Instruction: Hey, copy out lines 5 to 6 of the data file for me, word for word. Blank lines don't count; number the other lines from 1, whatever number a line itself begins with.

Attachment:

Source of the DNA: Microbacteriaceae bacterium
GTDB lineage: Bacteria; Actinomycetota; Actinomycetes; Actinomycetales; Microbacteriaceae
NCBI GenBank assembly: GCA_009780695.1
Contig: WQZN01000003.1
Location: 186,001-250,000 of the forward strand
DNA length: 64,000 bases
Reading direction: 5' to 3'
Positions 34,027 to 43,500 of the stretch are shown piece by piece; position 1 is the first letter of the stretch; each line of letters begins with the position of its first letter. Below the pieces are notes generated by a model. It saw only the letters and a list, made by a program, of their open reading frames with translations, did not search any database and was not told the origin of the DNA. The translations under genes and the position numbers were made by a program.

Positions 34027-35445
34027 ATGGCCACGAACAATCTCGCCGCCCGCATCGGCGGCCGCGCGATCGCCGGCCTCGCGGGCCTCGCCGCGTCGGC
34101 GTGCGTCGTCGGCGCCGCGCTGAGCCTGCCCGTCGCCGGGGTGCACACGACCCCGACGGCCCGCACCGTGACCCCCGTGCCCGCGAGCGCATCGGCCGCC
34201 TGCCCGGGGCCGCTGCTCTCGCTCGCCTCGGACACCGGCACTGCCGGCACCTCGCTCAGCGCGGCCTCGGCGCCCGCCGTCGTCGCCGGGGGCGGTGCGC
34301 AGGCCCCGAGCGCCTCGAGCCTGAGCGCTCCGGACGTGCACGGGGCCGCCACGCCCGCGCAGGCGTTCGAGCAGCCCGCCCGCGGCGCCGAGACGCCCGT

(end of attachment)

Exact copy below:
Location: 186,001-250,000 of the forward strand
DNA length: 64,000 bases